Managers and supervisors should conduct and routinely modify and review risk assessments for COVID-19 exposure at work, preferably with the assistance of workplace healthcare services.

What must be the utmost considerations of a workplace risk assessment?

Consider the surroundings, the task, the threat, available resources, such as protective gear, and the practicality of preventive measures while conducting risk assessments. Furthermore, the risk evaluation should include collective lodging supplied by the firm for employees, such as dorms. Essential public services such as security personnel, food retail, housing, public transportation, delivery, and water and sanitation, as well as other frontline workers, may face an elevated risk of occupational health and safety concerns. Individuals who may be at a higher risk of acquiring severe COVID-19 sickness due to age or preexisting medical issues should have their risk checked.

The decision to close or resume operations, or to stop or downscale operational activities, should be based on a risk assessment, the capability to implement protective measures, and the ability to comply, as well as national authorities' recommendations.

Policies to help prevent the spread of COVID-19 that apply to all workplaces and all employees include frequent hand washing or disinfection with an alcohol-based hand sanitizer and antibacterial soap, pulmonary hygiene such as covering mouths when coughing or sneezing, a social distancing of at least one meter or more according to national recommendations, wearing of masks in the absence of physical separation, and regular cleaning. Strict guidelines and communications, as well as training and education for workers and management, are critical for increasing understanding of COVID-19. Management of employees with COVID-19 or their connections is also crucial, for example, asking employees who become ill or develop symptoms to stay at home, self-isolate, and call a medical expert or the regional COVID-19 information line for assistance on testing and referral.

Employers, staff, and their institutions should interact with public health officials to mitigate and manage COVID-19 transmission. Collaboration between management and employers and unions is critical for workplace preventative efforts to be efficient. International labor rules governing workers' and employers' rights and obligations in workplace health and safety should be formally agreed upon.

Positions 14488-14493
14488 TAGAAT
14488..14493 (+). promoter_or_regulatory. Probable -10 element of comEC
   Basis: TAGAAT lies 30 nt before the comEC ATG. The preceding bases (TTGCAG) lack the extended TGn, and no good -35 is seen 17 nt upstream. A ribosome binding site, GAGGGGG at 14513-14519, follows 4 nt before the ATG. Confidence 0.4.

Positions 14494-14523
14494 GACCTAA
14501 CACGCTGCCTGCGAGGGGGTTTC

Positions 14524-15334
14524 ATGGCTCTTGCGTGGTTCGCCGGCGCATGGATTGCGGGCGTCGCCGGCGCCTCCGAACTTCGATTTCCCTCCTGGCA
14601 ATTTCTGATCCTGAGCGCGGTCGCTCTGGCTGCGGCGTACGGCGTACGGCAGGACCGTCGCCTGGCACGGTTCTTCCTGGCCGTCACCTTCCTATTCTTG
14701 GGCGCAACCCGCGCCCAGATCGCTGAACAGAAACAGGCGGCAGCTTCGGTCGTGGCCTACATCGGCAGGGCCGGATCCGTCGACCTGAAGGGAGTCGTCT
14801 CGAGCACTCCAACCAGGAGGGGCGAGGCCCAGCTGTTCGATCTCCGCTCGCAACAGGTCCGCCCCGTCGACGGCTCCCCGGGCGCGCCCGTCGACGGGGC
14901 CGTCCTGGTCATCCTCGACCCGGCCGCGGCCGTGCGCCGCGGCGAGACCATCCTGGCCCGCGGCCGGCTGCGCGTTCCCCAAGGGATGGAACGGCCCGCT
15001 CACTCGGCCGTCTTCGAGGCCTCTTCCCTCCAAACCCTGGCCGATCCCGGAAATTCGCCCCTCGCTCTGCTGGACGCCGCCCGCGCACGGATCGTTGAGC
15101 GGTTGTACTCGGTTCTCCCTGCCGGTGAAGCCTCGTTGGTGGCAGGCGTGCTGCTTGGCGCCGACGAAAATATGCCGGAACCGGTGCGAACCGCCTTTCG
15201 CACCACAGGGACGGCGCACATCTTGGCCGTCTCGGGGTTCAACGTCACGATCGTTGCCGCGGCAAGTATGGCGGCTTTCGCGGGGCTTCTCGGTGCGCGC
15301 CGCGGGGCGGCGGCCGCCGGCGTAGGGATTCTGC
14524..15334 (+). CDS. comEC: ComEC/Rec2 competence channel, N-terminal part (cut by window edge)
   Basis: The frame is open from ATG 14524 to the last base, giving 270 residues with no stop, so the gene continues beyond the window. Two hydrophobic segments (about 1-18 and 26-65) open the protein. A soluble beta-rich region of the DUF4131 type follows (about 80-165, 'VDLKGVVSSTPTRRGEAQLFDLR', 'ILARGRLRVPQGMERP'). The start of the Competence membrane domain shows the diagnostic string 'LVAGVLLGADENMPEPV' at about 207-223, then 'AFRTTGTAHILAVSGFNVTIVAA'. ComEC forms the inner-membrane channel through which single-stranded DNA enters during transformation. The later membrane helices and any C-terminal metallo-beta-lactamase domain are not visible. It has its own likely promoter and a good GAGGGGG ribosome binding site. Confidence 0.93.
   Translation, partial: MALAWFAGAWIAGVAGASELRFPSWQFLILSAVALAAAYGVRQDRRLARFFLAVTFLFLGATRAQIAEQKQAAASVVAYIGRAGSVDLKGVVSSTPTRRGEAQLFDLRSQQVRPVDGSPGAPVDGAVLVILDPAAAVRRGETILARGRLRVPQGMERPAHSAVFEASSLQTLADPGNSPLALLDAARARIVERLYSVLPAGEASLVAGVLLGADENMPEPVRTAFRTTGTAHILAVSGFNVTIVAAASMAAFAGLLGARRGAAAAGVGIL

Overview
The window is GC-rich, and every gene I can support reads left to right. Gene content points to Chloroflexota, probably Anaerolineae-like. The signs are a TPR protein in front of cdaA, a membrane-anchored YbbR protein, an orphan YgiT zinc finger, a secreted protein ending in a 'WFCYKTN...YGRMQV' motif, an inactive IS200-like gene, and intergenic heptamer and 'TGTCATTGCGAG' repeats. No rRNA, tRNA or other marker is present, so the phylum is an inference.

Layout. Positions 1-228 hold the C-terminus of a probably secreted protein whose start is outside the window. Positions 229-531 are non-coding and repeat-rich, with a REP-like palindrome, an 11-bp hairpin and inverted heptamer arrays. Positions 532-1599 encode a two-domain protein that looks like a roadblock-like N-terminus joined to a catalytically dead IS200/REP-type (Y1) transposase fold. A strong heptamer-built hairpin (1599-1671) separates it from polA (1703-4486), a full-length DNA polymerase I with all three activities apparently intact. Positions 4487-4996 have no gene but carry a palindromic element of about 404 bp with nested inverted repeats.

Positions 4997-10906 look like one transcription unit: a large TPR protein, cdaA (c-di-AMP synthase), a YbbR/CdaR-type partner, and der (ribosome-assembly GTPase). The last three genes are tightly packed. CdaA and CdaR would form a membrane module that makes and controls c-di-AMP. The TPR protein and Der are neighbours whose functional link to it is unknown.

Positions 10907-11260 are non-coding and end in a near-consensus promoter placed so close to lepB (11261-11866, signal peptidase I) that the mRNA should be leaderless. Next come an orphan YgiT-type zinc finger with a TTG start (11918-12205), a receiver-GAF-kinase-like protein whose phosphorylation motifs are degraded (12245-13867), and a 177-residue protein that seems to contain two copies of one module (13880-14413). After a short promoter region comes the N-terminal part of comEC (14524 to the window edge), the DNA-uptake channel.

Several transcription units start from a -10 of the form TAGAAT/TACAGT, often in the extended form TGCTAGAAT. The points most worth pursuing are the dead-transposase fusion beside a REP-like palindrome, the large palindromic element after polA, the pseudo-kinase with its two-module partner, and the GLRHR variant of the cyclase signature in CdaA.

Employers, in conjunction with employees and their representatives, should design and execute steps to prevent and mitigate COVID-19 in the environment through administrative and engineering procedures, as well as provide appropriate protective clothing and equipment. Such procedures should not entail any cost to the employees.

On the recommendation of occupational health services, special steps are required to protect workers with an increased danger of developing a deadly illness, such as those aged 60 and over or with preexisting medical conditions. Workers in private employment and on digital labor platforms, as well as those in small businesses, domestic and migratory workers, should not be excluded from protections for their workplace health and safety, and livelihood.

No social stigma or prejudice shall exist in the workforce for any justification, including access to data and security from COVID-19, workplace health services, and mental well-being, and psycho-social assistance. If COVID-19 is contracted as a result of occupational exposure, it may be classified as an occupational illness and, if so, should be reported and reimbursed in accordance with international labor standards and national employment injury benefit programs.

While it may seem to be a lot of work, taking these additional steps will assure that the employees and everyone in the vicinity are taken care of.